Friday, May 08, 2009

Kuala Gandah

A rogue elephant's skull being displayed at the information centre.

Elephant's Sanctuary

KUALA GANDAH is located within two hour's drive from Kuala Lumpur in the vicinity of the Krau Forest Reserve in Pahang. If you a back-to-Nature adventure, especially if elephants are your favourite animals, this is definitely a not-to-be-missed place on your tour itinerary. There are quite a number of tour operators that provide day trips to this place, so call them.

If you are planning to go there on your own, unless you are familiar, we suggest you hire a chauffeured car. It will be easier for locals to navigate.

Elephant Conservation Efforts
Kuala Gandah gained its famed via its elephant conservation efforts and the elephant conservation center was established in 1989 by the Department of Wildlife and National Parks.

An elephant relocation team has been operating from here since 1974, relocating pachyderms displaced by development, rehabilitating elephants injured by traps, as well as bringing up abandoned baby elephants.

There is an information center here to promote awareness on its activities, especially public awareness of the Malaysia elephants as well as to conduct and support research into elephant and subsequently environment conservation

With guided tours, you will get an idea of hos the place operates and what it is for.

Among activities conducted at the center are feeding and bathing elephants as well as elephant rides. The centre is very popular during school holidays catering to school groups.

NOTE: Opening times have been revised from 8.00am to 5.00pm daily. Activities with the elephant start at 2pm daily and at 2:45pm on Fridays to allow Muslims to conduct their prayers. Visitors can book elephant rides and bathe the elephants. However, participation is limited to 120 persons daily. For details, call 09-2790391.

Che' Wong Orang Asli Village at Kuala Gandah

The Che Wong tribe is one of the smallest Orang Asli groups.

Within walking distance from the elephant sanctuary is a small Orang Asli village inhabited by the Che' Wong tribe, one of the smallest groups of indigenous people living on the perimeters of the Krau Forest Reserve in Pahang.

There are about 25 houses here, simple and built on stilts with bamboo, rattan, attap and hard wood as the main components of the structure. Some of the houses house more than one family unit while others support only one.

You will see some fascinating handiwork of the orang asli, utilising jungle produce in their day-to-day living.

Some of them still live off the jungles, collecting forest products such as rattan and barks. However many, especially the younger generation, have found work in the plantations and factories nearby the settlement.

On special occasions, the villagers make handicraft for sale such as head gears and other small souvenirs.

The orang asli villagers here are quite shy. The elders may be more chatty than the womenfolk or the children.

If you were to visit this place, please mind your manners. Their customs may vary from yours vastly and could be offensive. It helps to have a local take you around, though.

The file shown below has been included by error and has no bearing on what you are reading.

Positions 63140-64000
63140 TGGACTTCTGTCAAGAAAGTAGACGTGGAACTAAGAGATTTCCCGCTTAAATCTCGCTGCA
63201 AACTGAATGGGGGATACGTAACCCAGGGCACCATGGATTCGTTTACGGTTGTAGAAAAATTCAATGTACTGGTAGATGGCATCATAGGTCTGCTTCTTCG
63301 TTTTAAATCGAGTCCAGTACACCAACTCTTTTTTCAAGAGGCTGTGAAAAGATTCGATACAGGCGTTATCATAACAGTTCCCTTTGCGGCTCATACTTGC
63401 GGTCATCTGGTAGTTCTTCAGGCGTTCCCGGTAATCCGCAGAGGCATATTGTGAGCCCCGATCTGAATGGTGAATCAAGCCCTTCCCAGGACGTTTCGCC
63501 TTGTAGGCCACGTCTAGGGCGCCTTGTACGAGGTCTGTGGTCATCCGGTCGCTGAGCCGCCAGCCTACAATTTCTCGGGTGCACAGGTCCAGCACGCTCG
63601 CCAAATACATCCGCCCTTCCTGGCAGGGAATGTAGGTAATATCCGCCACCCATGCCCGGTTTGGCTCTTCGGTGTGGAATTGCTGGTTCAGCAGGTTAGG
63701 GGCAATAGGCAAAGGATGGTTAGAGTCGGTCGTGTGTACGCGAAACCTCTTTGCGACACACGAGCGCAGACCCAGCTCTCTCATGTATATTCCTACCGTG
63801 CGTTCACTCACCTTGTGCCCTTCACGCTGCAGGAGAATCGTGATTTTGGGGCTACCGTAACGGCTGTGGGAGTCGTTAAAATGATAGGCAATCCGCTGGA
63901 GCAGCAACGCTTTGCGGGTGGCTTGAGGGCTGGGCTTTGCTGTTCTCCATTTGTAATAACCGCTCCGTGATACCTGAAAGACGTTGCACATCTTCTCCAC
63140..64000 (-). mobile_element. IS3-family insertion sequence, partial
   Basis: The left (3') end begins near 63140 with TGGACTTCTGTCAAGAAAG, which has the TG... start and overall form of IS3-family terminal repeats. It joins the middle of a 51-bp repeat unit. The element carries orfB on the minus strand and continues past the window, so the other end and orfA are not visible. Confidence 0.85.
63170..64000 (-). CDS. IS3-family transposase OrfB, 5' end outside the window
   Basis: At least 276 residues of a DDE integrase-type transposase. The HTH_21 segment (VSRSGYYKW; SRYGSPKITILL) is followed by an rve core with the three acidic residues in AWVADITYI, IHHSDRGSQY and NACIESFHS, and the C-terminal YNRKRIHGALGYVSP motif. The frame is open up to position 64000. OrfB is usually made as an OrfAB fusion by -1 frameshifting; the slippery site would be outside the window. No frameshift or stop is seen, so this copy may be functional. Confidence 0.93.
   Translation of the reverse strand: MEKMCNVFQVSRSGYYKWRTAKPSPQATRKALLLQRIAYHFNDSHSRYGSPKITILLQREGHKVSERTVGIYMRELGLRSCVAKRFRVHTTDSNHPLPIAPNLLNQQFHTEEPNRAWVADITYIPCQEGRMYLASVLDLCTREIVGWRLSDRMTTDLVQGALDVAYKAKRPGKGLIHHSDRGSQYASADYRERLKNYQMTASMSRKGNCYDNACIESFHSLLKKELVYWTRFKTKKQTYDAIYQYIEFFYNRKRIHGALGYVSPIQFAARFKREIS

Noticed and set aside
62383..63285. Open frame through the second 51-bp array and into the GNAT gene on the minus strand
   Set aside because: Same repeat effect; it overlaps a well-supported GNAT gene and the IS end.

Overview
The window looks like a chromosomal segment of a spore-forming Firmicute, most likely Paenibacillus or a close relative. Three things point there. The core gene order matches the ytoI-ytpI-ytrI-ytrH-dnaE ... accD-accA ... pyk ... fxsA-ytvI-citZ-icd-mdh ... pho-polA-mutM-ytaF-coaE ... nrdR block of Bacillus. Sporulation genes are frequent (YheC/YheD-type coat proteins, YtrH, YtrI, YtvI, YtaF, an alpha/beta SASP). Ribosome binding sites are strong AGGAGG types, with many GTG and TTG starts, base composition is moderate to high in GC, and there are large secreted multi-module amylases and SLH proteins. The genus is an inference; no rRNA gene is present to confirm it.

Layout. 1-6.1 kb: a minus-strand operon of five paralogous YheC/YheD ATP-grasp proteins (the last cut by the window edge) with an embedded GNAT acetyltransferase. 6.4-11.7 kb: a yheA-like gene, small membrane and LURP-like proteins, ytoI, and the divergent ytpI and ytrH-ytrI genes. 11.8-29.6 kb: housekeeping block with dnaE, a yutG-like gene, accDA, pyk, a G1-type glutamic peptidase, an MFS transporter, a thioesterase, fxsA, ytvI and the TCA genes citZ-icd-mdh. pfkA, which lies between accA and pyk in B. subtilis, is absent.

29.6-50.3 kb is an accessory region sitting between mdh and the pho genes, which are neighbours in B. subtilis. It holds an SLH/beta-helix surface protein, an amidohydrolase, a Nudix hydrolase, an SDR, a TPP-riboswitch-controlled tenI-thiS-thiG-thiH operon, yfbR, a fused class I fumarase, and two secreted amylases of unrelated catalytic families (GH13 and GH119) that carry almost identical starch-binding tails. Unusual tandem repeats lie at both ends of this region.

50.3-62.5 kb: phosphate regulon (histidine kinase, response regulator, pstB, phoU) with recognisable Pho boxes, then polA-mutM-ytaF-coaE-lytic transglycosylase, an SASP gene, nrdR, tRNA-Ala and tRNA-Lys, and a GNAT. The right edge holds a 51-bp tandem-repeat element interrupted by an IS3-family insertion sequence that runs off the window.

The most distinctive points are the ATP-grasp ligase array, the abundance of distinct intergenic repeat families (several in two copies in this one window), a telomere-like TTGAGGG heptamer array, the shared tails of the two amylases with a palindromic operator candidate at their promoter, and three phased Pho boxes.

Check with your guide on this if a tour is conducted here.

Pulau Ketam

Crab Island - Village on Stilts

Pulau Ketam or Crab Island is on the itinerary of most major city tour companies. But if you decide to go at it alone, then it is really not diffcult.

You can either drive to Port Kelang and take the ferry to Pulau Ketam from there or use the more convenient KTM Komuter train.

Pulau Ketam got its name from crabs - or rather the main activity there (crab catching) in the 1800s.

The village on stilts was believed to have been set up by crab catchers in the swamplands that is now the island proper.

Actually, there are two islands here - Pulau Ketam and Sungai Lima which are divided by mangrove swamps.

The population is almost entirely Chinese, comprising a majority of Hokkiens, Teochew and some Hainanese. There are also Malays on the island.

Villagers are mostly fishermen and some of them traders dealing in marine products. There is also a police station, bank and numerous seafood restaurants.

Pulau Ketam is well-known for its seafood and floating fish farms. The latter attract scores of anglers during weekends. There are also some hotels on the island and even the floating fish farms have rooms for rent.

There are several seafood restaurants but shop around if you are looking for bargains. If money is of no restriction, then any will do. Simple rule of thumb is to head for the more popular ones.

There are also many shops selling marine produce such as dried shrimps, fish and prawn crackers, and the likes.

Pulau Ketam residents travel on bicycles and motorcycles. Some use motorised bicycles. Keep an eye out for them when exploring the island.

There is a lovely temple about 300 metres from the jetty.

Getting there:
The KTM Komuter operates from Sentul Station to Port Kelang end-to-end. Train fare from Sentul costs RM9.60 (adult/return fare) and half for children below 12. If you board the Komuter train from KL Sentral, the fare is cheaper.

Take this train till Port Kelang. Then walk to the jetty to Pulau Ketam located about 100 metres from the train station.

Travel to Pulau Ketam is by 'jet ferry' which services the mainland and the island at regular intervals of about 40 minutes.

The ferry is airconditioned and quite comfortable if you don't mind the noise and some boneshaking.

Fare is RM6 per adult one-way (half price for children below 12) and tickets are sold on board.